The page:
Human Growth Hormone (HGH) and Aging

The human growth hormone (HGH) is a hormone that is made by your body in the pituitary gland and many claim that it has anti-aging properties. It is often marketed as an anti-aging hormone for adults. In children, it is important for normal growth. In adults, HGH helps regulate and maintain your tissues and organs. Children sometimes receive HGH injections because a lack of the hormone in their body is impacting their growth rate.

Older woman checking her face with a hand mirror
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HGH and Aging

Like many hormones, HGH levels decrease as a person gets older. This is a normal part of aging. HGH is becoming a popular anti-aging supplement. Because the hormone is only available in injection form (other forms of HGH have not been proven effective) it must be given by a doctor. The saddest part is that there has been little research on the hormone and aging.

Benefits and Costs

While human growth hormone is not the fountain of youth that people claim, there are some benefits to HGH supplementation. Of course, anyone whose body lacks the ability to make the hormone would benefit from this medical treatment. HGH also increases muscle mass (but not strength). Some people claim to have more energy and feel better on HGH supplementation, but no study has been done to rule out the placebo effect.

Why All the Buzz?

In 1990, an article appeared in the New England Journal of Medicine by Rudman that showed HGH improved the muscle tone and body composition of 12 older men. That tiny piece of research led to an unexpected boom in quacks and “anti-aging” doctors selling HGH-based “Cures for Aging.” Today, there are oral formulas of HGH, injections and even inhaled versions of human growth hormone. Other studies since 1990 have given mixed results. The only firm conclusion is that going to the gym can provide more benefits than HGH (if there are any benefits of HGH at all) with far less cost and risk.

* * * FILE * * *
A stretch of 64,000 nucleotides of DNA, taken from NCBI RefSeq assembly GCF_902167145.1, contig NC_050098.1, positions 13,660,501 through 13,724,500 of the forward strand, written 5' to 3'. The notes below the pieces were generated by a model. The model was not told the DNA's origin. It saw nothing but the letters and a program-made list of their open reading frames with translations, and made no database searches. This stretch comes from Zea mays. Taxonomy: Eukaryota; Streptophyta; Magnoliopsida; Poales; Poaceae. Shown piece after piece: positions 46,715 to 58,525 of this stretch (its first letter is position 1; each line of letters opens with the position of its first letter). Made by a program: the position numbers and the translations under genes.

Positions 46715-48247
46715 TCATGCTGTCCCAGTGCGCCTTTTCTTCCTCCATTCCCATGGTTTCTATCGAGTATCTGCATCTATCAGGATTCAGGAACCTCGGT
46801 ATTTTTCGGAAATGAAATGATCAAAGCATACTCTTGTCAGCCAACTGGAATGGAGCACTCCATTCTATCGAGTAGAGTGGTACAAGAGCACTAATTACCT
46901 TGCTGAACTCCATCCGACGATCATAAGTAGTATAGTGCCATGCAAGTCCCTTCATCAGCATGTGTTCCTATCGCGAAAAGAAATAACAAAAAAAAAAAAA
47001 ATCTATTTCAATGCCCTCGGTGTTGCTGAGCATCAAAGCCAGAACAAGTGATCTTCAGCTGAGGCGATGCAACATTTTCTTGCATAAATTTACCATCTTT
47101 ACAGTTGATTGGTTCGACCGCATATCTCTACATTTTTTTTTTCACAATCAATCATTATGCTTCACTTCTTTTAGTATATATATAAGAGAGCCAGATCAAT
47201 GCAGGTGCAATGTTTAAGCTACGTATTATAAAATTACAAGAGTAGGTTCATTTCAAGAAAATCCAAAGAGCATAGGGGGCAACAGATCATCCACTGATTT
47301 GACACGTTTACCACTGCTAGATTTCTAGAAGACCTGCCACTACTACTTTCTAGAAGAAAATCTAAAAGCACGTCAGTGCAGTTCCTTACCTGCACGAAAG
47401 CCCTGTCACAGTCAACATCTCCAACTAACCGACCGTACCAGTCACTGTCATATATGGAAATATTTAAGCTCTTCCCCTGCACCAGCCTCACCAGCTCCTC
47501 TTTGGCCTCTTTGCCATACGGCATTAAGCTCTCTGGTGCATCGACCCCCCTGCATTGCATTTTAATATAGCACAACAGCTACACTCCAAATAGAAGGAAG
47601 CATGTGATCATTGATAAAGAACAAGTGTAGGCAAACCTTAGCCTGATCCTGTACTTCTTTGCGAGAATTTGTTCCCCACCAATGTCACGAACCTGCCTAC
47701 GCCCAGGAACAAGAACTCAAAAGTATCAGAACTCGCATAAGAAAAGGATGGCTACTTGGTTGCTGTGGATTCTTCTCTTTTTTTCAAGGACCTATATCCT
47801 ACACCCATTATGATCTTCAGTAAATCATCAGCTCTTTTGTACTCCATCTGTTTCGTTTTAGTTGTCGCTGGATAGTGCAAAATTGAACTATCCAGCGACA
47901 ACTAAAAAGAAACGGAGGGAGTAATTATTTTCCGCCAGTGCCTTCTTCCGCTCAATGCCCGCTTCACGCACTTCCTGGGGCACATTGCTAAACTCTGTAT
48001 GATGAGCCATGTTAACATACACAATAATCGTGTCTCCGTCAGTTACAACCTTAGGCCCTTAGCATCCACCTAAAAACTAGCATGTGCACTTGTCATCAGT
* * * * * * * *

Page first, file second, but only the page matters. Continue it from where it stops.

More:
Side Effects

The side effects of HGH are serious. They include diabetes, swelling, high blood pressure, and even heart failure. Inflammation can also occur, causing joint pain and carpal tunnel syndrome.

Bottom Line 

At the moment, there is not enough evidence to recommend HGH as an anti-aging supplement. These risks, dangers, and costs are far too great for anyone to be experimenting with human growth hormone. If you talk with a doctor who recommends HGH for anti-aging, find another doctor. 

4 Sources
Verywell Health uses only high-quality sources, including peer-reviewed studies, to support the facts within our articles. Read our editorial process to learn more about how we fact-check and keep our content accurate, reliable, and trustworthy.
  1. Harvard Health. Growth Hormone, Athletic Performance and Aging.

  2. Medeiros A, Siegel watkins E. Live Longer Better: The Historical Roots of Human Growth Hormone as Anti-Aging Medicine. J Hist Med Allied Sci. 2018;73(3):333-359. doi:10.1093/jhmas/jry001

  3. Rudman D, Feller AG, Nagraj HS, et al. Effects of human growth hormone in men over 60 years old. N Engl J Med 1990;323:1-6.

  4. Souza FM, Collett-solberg PF. Adverse effects of growth hormone replacement therapy in children. Arq Bras Endocrinol Metabol. 2011;55(8):559-65. doi:10.1590/s0004-27302011000800009

By Mark Stibich, PhD
Mark Stibich, PhD, FIDSA, is a behavior change expert with experience helping individuals make lasting lifestyle improvements.